The next few weeks will feature chaos, in the form of visitors and life-changing events.

Erin will be graduating from medical school, and officially starting her life as an MD.  I will be finishing graduate school, ready to begin life in New York as an ESL teacher.  Both of our families are coming to Oahu for the graduation ceremonies, which will be an adventure in and off itself.  And then, just a few days later, the big move back to the mainland.  Hawaii will just be a memory.  A fond memory.

This picture was taken at Magic Island on Oahu.  It was the first time Erin and I went to a Hawaiian Style BBQ.  We had been in Hawaii for 1 week.  She had just started Med School and we had moved into our apartment in Waikiki.  Four years have passed since then.  A lot of things have changed in our life.  Some have stayed the same.  

We are off to our next adventure.

Friday, May 2, 2008

Champions League Final Set

It will be Chelsea and Manchester United fighting for the Champions League title in Moscow on May 21st.  This all English final, the first in Champions League history, features two teams who are also fighting each other for their domestic league title.  Chelsea just beat United last weekend in a thrilling match at Stamford Bridge in west London, and it will be interesting to see if this affects the players' mindset when they meet up in Russia.  

Last season, Manchester United won the league title, and then the two teams met in the FA Cup final.  Chelsea won that dire and forgettable match.  Hopefully the meeting in Moscow will be a much more exciting affair.

If I had to make a prediction at this point, I would take Chelsea to win it.  The players just now seem to be coming together under manager Avram Grant.  They played their best game of the season against United last Saturday, and looked good against Liverpool Wednesday night, particularly in extra time.  They won't win the domestic title because of United's superior goal difference, but I look for them to win the trophy they really want in Moscow.  

One more thought, once his club have captured Europe's biggest club trophy, will billionaire owner  Roman Abramovich lose interest, and eventually sell the club?

Wednesday, April 30, 2008

New Link

I have put a new link on the left side of the screen to a blog called Brothers at Arms.  This blog is written by three brothers, two Red Sox fans, one a Yankee fan, about the famous rivalry, which obviously crosses even bloodlines.  It is a fun read, frequently updated, and full of interesting, if often biased, opinions.

First Amendment Anyone?

I find it sad that in a country which prides itself on free speech a candidate for president can be attacked, even his ability to be president questioned, as a result of him having known, even befriended, a person with different political beliefs from his own.

Isn't the point of politics, and of free thought, to take into account all backgrounds and all belief systems in an effort to find the best solutions to difficult problems?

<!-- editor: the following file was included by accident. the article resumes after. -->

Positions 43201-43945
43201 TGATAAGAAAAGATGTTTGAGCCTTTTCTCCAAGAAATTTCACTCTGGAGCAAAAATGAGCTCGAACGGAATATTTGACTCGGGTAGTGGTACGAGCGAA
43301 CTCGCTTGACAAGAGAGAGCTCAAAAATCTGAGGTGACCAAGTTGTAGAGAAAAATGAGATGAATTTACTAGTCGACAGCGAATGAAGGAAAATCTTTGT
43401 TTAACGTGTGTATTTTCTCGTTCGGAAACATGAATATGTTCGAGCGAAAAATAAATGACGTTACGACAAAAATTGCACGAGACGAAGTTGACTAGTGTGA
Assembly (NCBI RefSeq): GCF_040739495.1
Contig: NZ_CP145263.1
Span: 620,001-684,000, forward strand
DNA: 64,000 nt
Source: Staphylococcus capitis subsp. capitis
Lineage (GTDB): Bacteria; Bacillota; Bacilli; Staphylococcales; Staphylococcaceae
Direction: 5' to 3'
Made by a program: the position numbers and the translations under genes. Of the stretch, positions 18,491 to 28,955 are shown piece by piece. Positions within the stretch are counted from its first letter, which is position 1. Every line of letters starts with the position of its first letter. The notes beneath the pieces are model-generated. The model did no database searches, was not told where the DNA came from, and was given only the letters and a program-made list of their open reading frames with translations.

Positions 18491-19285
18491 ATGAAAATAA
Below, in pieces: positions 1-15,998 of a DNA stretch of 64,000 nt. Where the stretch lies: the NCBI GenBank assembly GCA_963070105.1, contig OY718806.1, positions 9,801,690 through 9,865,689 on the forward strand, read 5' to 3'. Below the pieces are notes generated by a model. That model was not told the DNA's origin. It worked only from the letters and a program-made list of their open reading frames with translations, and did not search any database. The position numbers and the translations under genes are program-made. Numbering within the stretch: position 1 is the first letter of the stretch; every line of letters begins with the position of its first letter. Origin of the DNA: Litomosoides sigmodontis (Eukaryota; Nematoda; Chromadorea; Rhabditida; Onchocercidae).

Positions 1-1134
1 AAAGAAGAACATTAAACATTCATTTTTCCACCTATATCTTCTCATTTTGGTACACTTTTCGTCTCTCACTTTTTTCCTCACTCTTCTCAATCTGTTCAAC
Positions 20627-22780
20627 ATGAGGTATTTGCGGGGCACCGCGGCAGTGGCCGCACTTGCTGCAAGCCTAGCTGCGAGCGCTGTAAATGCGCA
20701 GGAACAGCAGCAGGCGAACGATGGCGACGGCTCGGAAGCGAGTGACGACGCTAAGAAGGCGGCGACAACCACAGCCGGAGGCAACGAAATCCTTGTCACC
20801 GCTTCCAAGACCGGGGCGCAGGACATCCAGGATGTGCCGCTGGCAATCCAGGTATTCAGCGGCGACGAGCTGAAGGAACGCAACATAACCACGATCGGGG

Monday, April 28, 2008

Alamo Revisited

I got it wrong, the Suns looked terrible in Game 3, and the Spurs went up 3-0.  But my prediction about the talking heads was right, because now that the Suns won game 4, the boys at ESPN are all saying the Spurs could be in trouble, the series should be 2-2, if the Suns win game 5 they can bring the series back to Phoenix, etc.

Here is my analysis of game 4; The Spurs expected to lose.  I thought the refs would be terrible, because there was no way the NBA and ABC were going to allow this series to be a sweep, but the officiating was OK.  The Spurs seemed to expect the same thing.  Every time a questionable foul was called, Popovich sort of smirked and looked at his assistants, who nodded as if they were expecting it.  Duncan shook his head and smiled, the jogged back downcourt.  I think Brent Barry actually shared a laugh with Manu at one point.  

I'm not worried about the Spurs play, the Suns are too good a team to be swept anyway.  The starters didn't play many minutes, and guys like Horry and Barry got a good run in, which should help us as we go deeper into the playoffs.  

Friday, April 25, 2008

Liriano sent down

And it is about time.  The Twins were stupid to bring him up from the minors as quickly as they did after Tommy John surgery.  He should of been in extended spring training until now, and making rehab starts at Triple A this week and next.  Rushing young starters to the majors is one thing, but rushing them back from major surgery is absurd. 

Game 3

The San Antonio Spurs travel to Phoenix tonight for the third game of their epic first round series.  The game shave been played at a very high level so far, but have meant very little.  A playoff series does not become interesting until somebody loses at home.  

All the Spurs have done thus far is hold serve, and I suspect the Suns will  continue to do the same thing.  All the talking heads will continue to tell you the Suns are in trouble, the series is over, but they are wrong.  The Suns will win tonight, win Sunday, and go back to San Antonio for game 5 with the series tied at two games apiece.  Then all the talking heads will be telling you that the Spurs are in trouble, the series is over, etc.  

Until somebody wins on the road, there is no story.  

Thursday, April 24, 2008

The End is Near...

I handed in the final draft of my portfolio this past week, so my Master's degree is almost complete.  There may yet be a few minor changes, but for all intents and purposes, I am done.  Degree in hand, off to New York City.  Now if I can just find a job...

Friday, April 18, 2008


I went golfing on Tuesday with some friends.  I had a good time, but wow, is my slice terrible.  I have to literally aim 150 yards to the left of where I actually want the ball to land.  I had old men in golf carts waiting to tee off scared for their lives on several holes.  That part is actually kind of fun...

Tuesday, April 15, 2008

It is now Italian law that AC Milan wins every match...